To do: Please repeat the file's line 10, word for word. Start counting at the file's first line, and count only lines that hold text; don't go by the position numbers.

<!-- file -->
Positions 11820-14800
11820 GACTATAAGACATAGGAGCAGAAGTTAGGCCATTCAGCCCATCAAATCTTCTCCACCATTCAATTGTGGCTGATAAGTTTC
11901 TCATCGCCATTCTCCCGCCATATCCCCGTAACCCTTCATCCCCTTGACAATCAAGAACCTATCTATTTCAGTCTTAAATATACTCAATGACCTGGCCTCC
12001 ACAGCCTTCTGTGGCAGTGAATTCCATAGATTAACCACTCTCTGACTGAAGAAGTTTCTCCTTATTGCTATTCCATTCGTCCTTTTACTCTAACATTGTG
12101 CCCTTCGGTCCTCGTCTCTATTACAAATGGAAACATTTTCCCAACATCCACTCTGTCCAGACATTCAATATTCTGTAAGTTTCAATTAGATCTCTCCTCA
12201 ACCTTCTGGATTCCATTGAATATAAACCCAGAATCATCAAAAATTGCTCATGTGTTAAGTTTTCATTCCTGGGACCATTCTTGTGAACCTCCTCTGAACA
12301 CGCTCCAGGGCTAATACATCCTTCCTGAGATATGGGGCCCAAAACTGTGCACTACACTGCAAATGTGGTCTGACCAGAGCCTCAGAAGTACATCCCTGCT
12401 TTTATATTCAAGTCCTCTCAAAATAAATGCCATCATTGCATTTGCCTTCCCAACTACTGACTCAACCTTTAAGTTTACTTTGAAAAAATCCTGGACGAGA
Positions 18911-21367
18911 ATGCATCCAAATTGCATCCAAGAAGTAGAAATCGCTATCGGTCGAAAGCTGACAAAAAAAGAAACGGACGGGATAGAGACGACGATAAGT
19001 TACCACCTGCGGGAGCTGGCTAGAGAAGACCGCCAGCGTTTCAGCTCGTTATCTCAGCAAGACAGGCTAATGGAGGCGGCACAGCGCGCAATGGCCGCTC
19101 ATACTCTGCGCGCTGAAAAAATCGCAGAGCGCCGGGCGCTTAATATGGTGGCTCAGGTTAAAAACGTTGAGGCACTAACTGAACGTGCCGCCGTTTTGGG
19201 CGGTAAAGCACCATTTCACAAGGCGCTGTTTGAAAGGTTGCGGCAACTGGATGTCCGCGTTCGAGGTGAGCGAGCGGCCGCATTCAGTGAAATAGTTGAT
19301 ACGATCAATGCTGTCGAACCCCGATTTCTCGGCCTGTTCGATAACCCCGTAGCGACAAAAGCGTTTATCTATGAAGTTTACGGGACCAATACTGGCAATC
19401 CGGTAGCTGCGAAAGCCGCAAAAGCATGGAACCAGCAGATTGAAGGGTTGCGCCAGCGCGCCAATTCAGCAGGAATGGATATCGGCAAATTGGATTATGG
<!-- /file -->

18911 ATGCATCCAAATTGCATCCAAGAAGTAGAAATCGCTATCGGTCGAAAGCTGACAAAAAAAGAAACGGACGGGATAGAGACGACGATAAGT